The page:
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patch cable plug cleaning?
MUFF WIGGLER Forum Index -> Music Tech DIY  
Author patch cable plug cleaning?
southphillysynths
I just bought a lot of patch cables that are all pretty oxidized.

What's the best way to clean them up? should I use emery paper something else?
dot matrix madness
Personally I wouldn't use cables where the tips show signs of rust. You might get them cleaned but it's likely that the corrosion continues. Thus you might end up spreading rust into the jacks of modules.
Bodo1967
dot matrix madness wrote:
Personally I wouldn't use cables where the tips show signs of rust.


+1. The only way would be to have the plugs professionally re-galvanized, but that might just be a tiny bit over the top wink hihi .

If you can, return them. Otherwise throw them away or replace the plugs if the cable itself is worth it.
southphillysynths
no signs of rust on them just sort of foggy and dull
Shledge
I use isopropyl alcohol to clean mine - good for getting rid of grease or most contaminants.
fuzzbass
southphillysynths wrote:
no signs of rust on them just sort of foggy and dull


This probably still is oxidation, the loss of metal. The only actions that would improve their appearance would in fact remove more metal. Is there a problem with them functionally?
megaohm
southphillysynths wrote:
no signs of rust on them just sort of foggy and dull


I get that, too.
Don't throw them out!

I do the same as Shledge -
Clean/wipe with alcohol.
southphillysynths
fuzzbass wrote:
southphillysynths wrote:
no signs of rust on them just sort of foggy and dull


This probably still is oxidation, the loss of metal. The only actions that would improve their appearance would in fact remove more metal. Is there a problem with them functionally?


they do work, just are crackly when moved. My shiny erthenvars are not like that at all. I also worry that my jacks will get dirty using these cables.

Not sure if I should bring it up with the seller, I think I can get them clean but its going to take a while to clean 60 cables worth of jacks...
BugBrand
Deoxit D5 is what you want.
southphillysynths
BugBrand wrote:
Deoxit D5 is what you want.


I use that for everything, will give it a try
BugBrand
southphillysynths wrote:
BugBrand wrote:
Deoxit D5 is what you want.


I use that for everything, will give it a try


I always think that you shouldn't use D5 except on things like jack sockets (metal contacts) - not on pots etc. [slightly thinking someone on SDIY posted some detailed further notes in the last couple of years]

"DeoxIT® D-Series contact cleaner dissolves oxides and sulfides that form on metal surfaces. This restores the contact’s integrity and leaves a thin microscopic layer that protects the metal. Special additives improve conductivity and prevent dissolved oxides from re-attaching, keeping them in suspension and allowing them to be easily dispersed by the mechanical action of the contact."
shootingtigers
I use Servisol super 10, it's a conductive switch lubricant/cleaner for contacts but I'm not an expert so YMMV...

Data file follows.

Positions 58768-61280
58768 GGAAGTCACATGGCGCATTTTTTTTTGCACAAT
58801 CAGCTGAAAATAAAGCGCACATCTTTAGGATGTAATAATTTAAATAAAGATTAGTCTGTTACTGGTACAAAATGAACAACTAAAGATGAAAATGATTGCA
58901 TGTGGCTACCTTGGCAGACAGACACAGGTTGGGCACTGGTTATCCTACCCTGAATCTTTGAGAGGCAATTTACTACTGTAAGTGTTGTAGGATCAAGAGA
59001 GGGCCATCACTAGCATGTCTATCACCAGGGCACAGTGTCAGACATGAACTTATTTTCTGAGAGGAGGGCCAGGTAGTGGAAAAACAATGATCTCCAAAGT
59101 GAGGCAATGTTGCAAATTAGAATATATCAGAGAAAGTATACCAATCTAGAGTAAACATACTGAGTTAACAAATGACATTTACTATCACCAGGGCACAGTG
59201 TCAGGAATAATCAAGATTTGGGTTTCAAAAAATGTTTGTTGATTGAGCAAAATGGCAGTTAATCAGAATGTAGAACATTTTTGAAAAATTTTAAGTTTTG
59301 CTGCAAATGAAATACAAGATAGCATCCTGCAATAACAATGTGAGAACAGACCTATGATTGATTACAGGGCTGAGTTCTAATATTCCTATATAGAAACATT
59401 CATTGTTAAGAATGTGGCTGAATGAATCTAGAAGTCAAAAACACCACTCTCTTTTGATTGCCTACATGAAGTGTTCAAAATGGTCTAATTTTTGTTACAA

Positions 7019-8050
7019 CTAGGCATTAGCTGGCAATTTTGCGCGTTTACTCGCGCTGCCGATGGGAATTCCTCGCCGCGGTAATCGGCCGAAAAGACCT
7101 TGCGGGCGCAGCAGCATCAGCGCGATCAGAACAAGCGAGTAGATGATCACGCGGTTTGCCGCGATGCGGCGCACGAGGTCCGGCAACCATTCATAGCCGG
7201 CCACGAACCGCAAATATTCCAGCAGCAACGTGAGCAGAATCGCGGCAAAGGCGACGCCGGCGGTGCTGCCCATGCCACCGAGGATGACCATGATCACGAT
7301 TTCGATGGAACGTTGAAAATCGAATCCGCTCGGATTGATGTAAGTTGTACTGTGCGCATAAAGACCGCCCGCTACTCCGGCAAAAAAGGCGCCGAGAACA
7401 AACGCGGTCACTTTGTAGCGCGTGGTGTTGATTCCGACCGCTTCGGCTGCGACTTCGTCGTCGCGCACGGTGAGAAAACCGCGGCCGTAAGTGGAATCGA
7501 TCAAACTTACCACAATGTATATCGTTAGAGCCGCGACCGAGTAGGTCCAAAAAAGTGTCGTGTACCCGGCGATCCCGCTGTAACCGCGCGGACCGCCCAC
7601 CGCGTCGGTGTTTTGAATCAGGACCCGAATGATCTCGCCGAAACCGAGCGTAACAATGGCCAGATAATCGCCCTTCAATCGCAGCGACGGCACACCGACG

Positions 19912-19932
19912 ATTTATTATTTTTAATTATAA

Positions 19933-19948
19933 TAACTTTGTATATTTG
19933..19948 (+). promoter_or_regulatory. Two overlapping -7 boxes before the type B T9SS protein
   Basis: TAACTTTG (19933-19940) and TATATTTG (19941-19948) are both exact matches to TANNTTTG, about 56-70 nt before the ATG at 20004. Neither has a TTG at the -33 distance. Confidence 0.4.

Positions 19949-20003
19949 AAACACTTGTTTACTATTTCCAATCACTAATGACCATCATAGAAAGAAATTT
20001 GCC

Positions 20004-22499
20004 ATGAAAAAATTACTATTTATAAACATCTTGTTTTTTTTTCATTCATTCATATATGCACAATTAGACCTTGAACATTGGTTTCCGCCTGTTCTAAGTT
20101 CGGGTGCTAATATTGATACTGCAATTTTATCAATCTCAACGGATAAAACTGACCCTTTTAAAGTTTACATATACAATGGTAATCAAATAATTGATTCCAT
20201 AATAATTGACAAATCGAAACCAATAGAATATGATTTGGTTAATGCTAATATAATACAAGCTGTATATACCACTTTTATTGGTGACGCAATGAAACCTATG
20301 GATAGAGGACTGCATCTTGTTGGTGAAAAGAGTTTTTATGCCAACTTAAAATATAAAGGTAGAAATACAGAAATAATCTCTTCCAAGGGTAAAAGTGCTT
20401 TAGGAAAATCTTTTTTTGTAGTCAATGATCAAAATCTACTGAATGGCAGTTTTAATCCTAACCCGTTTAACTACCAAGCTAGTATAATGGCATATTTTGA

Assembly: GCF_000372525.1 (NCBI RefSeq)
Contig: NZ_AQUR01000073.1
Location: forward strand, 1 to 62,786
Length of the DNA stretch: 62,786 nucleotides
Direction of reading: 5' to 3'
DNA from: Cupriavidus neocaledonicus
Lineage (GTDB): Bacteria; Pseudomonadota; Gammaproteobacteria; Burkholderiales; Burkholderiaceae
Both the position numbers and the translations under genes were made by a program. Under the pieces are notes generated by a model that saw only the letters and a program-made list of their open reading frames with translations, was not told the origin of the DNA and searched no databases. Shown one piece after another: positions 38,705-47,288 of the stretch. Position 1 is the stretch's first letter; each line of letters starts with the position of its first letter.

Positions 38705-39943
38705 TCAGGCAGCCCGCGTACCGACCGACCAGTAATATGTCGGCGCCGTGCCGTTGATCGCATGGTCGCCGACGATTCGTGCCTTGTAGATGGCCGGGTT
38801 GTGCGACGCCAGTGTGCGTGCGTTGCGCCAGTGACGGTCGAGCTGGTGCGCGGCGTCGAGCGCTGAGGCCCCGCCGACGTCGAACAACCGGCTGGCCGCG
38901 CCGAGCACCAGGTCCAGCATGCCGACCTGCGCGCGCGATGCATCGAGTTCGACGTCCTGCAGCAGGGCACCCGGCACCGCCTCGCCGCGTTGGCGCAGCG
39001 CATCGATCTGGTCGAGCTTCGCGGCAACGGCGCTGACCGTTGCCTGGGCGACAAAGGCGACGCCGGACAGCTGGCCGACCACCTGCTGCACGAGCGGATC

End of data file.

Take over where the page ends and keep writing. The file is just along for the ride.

PrimateSynthesis
Any contact cleaner should work. I generally use CRC QD.

Do not use it on live contacts. It's flammable Dead Banana

There are different types of electro and electroless nickel plating. Some are better for plugs than others. I have some modular-brand patch cords with no-name plugs that constantly need cleaning. While my other cords with Neutrik plugs almost never need cleaning.

(And yes you just can't use any contact cleaner on pots. Some will work fine on some pots, but some will damage others. And most contact cleaners don't contain lubricants, making it a two-step process.

Unless you are restoring very dirty pots, and know exactly what you are doing, what you want is "control cleaner".)
GGW
Use some type of electronic contact cleaner as suggested above. D5 is good, I have some stuff named "Super PPE". Get a small cotton ball and spray on it, and then rub and spin the plug in the pad. If they wind up shinny and work fine, you should be good. I wouldn't be throwing them away unless there is apparent rusting.
fuzzbass
southphillysynths wrote:
BugBrand wrote:
Deoxit D5 is what you want.


I use that for everything, will give it a try


+1 for Deoxit D5.

I have a 20 year old Mackie 1604 that had old mixer disease. There was not a single audio path through it that had not gone all flaky. Despite many warnings to the contrary, I gave the thing a bath in Deoxit D5. The problem was entirely with all the rotary pots and tactile switches, which on the Mackie are not sealed. I didn't disassemble the board. I just pulled the knobs off and sprayed the Deoxit right down the shafts or buttons and twiddled them. And .... friggin like NEW! I don't know how long it will last, but for now saved from the junk pile, for the cost of 1/2 can of Deoxit.
ashleym
I "repaired" my hob extractor fan switches with a few doses of Deoxit.

Check your sockets too. Then debate with yourself why you didn't use It's peanut butter jelly time! nanners It's peanut butter jelly time! Rockin' Banana!
southphillysynths
Ended up using blue magic. We use it at the shop I work at to clean guitar frets

worked like a charm! All cables work like new

https://www.amazon.com/Blue-Magic-300-Metal-Polish/dp/B002UJ1DD2/ref=p d_lpo_vtph_263_lp_t_3?_encoding=UTF8&psc=1&refRID=BJGSZ8Y3JA8TEZ00HTME
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